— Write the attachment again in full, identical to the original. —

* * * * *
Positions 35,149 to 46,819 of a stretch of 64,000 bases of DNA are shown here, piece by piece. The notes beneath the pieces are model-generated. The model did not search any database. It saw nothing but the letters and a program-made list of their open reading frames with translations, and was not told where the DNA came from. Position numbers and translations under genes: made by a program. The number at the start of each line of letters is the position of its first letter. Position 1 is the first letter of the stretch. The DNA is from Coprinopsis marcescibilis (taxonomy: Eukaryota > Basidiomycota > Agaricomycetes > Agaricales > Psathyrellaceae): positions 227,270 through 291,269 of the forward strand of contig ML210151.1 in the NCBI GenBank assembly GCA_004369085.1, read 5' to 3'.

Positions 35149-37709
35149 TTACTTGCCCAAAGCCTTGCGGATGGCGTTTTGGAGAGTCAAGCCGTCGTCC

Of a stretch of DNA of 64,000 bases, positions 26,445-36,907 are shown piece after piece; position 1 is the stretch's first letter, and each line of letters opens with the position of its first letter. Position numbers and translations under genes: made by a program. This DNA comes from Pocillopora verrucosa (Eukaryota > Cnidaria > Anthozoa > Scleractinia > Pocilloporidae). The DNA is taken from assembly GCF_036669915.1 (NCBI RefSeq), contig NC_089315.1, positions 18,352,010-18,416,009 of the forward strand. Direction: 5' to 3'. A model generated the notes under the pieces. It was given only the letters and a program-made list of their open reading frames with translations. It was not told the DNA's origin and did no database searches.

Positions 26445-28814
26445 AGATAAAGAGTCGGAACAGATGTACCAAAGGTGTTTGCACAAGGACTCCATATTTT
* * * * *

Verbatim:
Positions 35,149 to 46,819 of a stretch of 64,000 bases of DNA are shown here, piece by piece. The notes beneath the pieces are model-generated. The model did not search any database. It saw nothing but the letters and a program-made list of their open reading frames with translations, and was not told where the DNA came from. Position numbers and translations under genes: made by a program. The number at the start of each line of letters is the position of its first letter. Position 1 is the first letter of the stretch. The DNA is from Coprinopsis marcescibilis (taxonomy: Eukaryota > Basidiomycota > Agaricomycetes > Agaricales > Psathyrellaceae): positions 227,270 through 291,269 of the forward strand of contig ML210151.1 in the NCBI GenBank assembly GCA_004369085.1, read 5' to 3'.

Positions 35149-37709
35149 TTACTTGCCCAAAGCCTTGCGGATGGCGTTTTGGAGAGTCAAGCCGTCGTCC

Of a stretch of DNA of 64,000 bases, positions 26,445-36,907 are shown piece after piece; position 1 is the stretch's first letter, and each line of letters opens with the position of its first letter. Position numbers and translations under genes: made by a program. This DNA comes from Pocillopora verrucosa (Eukaryota > Cnidaria > Anthozoa > Scleractinia > Pocilloporidae). The DNA is taken from assembly GCF_036669915.1 (NCBI RefSeq), contig NC_089315.1, positions 18,352,010-18,416,009 of the forward strand. Direction: 5' to 3'. A model generated the notes under the pieces. It was given only the letters and a program-made list of their open reading frames with translations. It was not told the DNA's origin and did no database searches.

Positions 26445-28814
26445 AGATAAAGAGTCGGAACAGATGTACCAAAGGTGTTTGCACAAGGACTCCATATTTT